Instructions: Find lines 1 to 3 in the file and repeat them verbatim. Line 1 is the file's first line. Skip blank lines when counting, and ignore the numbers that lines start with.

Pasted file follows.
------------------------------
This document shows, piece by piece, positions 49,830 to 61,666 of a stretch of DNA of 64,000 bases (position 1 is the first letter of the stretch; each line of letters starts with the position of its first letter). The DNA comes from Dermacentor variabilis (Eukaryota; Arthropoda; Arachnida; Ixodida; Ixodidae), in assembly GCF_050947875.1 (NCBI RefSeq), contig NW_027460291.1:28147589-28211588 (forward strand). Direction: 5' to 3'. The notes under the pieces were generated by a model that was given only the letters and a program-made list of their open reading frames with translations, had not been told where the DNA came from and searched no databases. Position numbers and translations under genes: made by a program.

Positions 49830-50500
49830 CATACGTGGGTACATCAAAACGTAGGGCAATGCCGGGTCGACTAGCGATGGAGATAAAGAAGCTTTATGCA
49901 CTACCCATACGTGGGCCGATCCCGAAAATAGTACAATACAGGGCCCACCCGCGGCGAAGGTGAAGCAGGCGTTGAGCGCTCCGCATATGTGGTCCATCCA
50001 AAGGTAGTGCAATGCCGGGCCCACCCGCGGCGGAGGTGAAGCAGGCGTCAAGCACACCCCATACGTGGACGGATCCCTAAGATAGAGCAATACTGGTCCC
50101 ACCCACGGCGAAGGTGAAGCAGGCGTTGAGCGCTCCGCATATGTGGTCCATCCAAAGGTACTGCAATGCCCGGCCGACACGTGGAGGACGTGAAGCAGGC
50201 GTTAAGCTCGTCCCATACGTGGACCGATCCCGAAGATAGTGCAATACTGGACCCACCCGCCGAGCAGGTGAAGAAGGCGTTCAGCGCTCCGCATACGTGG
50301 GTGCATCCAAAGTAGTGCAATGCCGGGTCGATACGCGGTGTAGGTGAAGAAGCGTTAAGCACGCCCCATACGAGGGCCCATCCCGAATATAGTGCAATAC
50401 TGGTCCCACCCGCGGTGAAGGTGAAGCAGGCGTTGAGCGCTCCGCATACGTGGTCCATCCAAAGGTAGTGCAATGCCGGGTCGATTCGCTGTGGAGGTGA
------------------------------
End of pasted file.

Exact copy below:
This document shows, piece by piece, positions 49,830 to 61,666 of a stretch of DNA of 64,000 bases (position 1 is the first letter of the stretch; each line of letters starts with the position of its first letter). The DNA comes from Dermacentor variabilis (Eukaryota; Arthropoda; Arachnida; Ixodida; Ixodidae), in assembly GCF_050947875.1 (NCBI RefSeq), contig NW_027460291.1:28147589-28211588 (forward strand). Direction: 5' to 3'. The notes under the pieces were generated by a model that was given only the letters and a program-made list of their open reading frames with translations, had not been told where the DNA came from and searched no databases. Position numbers and translations under genes: made by a program.

Positions 49830-50500
49830 CATACGTGGGTACATCAAAACGTAGGGCAATGCCGGGTCGACTAGCGATGGAGATAAAGAAGCTTTATGCA